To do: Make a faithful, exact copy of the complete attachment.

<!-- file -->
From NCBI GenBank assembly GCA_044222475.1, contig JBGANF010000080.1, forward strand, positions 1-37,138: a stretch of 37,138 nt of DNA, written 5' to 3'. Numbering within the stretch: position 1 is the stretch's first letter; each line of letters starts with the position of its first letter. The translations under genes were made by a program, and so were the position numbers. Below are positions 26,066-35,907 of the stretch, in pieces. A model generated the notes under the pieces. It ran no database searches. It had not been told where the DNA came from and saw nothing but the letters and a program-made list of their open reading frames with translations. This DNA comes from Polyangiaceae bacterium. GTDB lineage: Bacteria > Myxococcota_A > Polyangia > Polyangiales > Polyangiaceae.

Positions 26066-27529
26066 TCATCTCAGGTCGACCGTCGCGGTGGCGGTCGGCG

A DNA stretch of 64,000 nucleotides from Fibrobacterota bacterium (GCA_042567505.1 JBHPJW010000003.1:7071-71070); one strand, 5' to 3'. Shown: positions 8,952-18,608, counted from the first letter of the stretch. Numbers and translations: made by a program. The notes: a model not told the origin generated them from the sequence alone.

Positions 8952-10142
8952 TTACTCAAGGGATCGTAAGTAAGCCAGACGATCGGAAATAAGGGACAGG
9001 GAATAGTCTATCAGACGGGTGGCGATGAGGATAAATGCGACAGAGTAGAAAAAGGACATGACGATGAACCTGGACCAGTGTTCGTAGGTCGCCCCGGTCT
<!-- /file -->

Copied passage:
From NCBI GenBank assembly GCA_044222475.1, contig JBGANF010000080.1, forward strand, positions 1-37,138: a stretch of 37,138 nt of DNA, written 5' to 3'. Numbering within the stretch: position 1 is the stretch's first letter; each line of letters starts with the position of its first letter. The translations under genes were made by a program, and so were the position numbers. Below are positions 26,066-35,907 of the stretch, in pieces. A model generated the notes under the pieces. It ran no database searches. It had not been told where the DNA came from and saw nothing but the letters and a program-made list of their open reading frames with translations. This DNA comes from Polyangiaceae bacterium. GTDB lineage: Bacteria > Myxococcota_A > Polyangia > Polyangiales > Polyangiaceae.

Positions 26066-27529
26066 TCATCTCAGGTCGACCGTCGCGGTGGCGGTCGGCG

A DNA stretch of 64,000 nucleotides from Fibrobacterota bacterium (GCA_042567505.1 JBHPJW010000003.1:7071-71070); one strand, 5' to 3'. Shown: positions 8,952-18,608, counted from the first letter of the stretch. Numbers and translations: made by a program. The notes: a model not told the origin generated them from the sequence alone.

Positions 8952-10142
8952 TTACTCAAGGGATCGTAAGTAAGCCAGACGATCGGAAATAAGGGACAGG
9001 GAATAGTCTATCAGACGGGTGGCGATGAGGATAAATGCGACAGAGTAGAAAAAGGACATGACGATGAACCTGGACCAGTGTTCGTAGGTCGCCCCGGTCT